Articles Posted in Nevada Supreme Court

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After four people died from carbon monoxide poisoning while sleeping in a room above a pool heater in a motel, the motel sought coverage for the deaths from its insurer. The insurer denied coverage based on two provisions of the motel’s general liability policy, the absolute pollution exclusion and the indoor air quality air quality exclusion. The federal district court determined that the policy exclusions were ambiguous and interpreted the ambiguity in the motel’s favor. On appeal, the federal court of appeals certified questions of Nevada law to the Nevada Supreme Court. The Court answered the questions in the negative, concluding that neither the pollution exclusion nor the indoor air quality exclusion clearly excluded coverage for carbon monoxide exposure under the circumstances of this case. View "Century Sur. Co. v. Casino W., Inc." on Justia Law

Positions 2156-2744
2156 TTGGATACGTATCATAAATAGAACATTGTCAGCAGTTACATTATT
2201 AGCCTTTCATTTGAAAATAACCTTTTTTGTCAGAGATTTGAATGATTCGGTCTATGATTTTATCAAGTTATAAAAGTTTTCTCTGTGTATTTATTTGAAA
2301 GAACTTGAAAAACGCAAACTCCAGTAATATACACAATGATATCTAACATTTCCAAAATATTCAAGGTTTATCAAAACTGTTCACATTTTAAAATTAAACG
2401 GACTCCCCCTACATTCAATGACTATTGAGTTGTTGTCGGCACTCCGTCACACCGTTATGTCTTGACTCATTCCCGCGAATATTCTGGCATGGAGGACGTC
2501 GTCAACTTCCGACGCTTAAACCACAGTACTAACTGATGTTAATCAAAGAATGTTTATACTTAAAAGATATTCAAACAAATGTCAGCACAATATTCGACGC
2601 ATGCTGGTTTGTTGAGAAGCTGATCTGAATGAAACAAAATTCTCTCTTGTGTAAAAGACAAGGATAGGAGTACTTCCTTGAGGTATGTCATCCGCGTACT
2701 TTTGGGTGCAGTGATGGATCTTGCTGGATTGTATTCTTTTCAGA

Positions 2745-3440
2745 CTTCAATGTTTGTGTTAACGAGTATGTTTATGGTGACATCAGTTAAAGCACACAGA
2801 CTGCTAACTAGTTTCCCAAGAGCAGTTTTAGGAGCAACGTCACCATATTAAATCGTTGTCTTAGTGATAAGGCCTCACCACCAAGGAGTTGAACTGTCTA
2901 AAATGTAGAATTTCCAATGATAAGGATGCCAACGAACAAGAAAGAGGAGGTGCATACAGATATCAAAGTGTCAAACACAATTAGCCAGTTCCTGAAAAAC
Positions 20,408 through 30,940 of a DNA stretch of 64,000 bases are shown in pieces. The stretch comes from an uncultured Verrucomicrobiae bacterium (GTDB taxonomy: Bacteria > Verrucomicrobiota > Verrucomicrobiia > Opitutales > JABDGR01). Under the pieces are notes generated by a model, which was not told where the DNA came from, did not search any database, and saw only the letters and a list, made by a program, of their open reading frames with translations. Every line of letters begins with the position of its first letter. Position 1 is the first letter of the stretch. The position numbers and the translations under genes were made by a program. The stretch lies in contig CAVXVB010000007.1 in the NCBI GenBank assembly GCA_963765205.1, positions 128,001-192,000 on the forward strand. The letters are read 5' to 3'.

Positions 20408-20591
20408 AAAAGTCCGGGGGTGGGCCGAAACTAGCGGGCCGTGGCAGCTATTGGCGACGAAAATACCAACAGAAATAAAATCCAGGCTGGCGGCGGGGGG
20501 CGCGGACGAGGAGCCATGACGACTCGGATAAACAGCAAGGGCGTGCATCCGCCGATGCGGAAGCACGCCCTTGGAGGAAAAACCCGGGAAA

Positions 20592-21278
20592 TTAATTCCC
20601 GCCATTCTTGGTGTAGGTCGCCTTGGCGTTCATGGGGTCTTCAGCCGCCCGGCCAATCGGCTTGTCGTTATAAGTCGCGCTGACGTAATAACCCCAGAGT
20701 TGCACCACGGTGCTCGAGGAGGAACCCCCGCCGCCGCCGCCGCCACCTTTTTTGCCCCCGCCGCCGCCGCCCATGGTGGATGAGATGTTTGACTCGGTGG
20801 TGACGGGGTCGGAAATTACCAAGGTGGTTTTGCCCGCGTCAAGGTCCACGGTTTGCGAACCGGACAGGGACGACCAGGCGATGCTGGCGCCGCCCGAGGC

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Appellants were injured in automobile accidents, but Geico, which insured both Appellants, denied coverage of their medical expenses. Appellants subsequently instituted a class action of behalf of themselves and others similarly situated, alleging that Geico violated Nev. Rev. Stat. 687B.145(3), which provides that a motor vehicle insurer must offer its insured the option of purchasing medical payment coverage, because, while Geico may have offered its insureds medical payment coverage, it did not obtain written rejections from them of the offered coverage. The district court granted Geico’s motion to dismiss. The Supreme Court affirmed, holding that section 687B.145(3) does not require a written rejection of medpay coverage, and therefore, Appellants’ claims failed. View "Wingco v. Gov't Employees Ins. Co." on Justia Law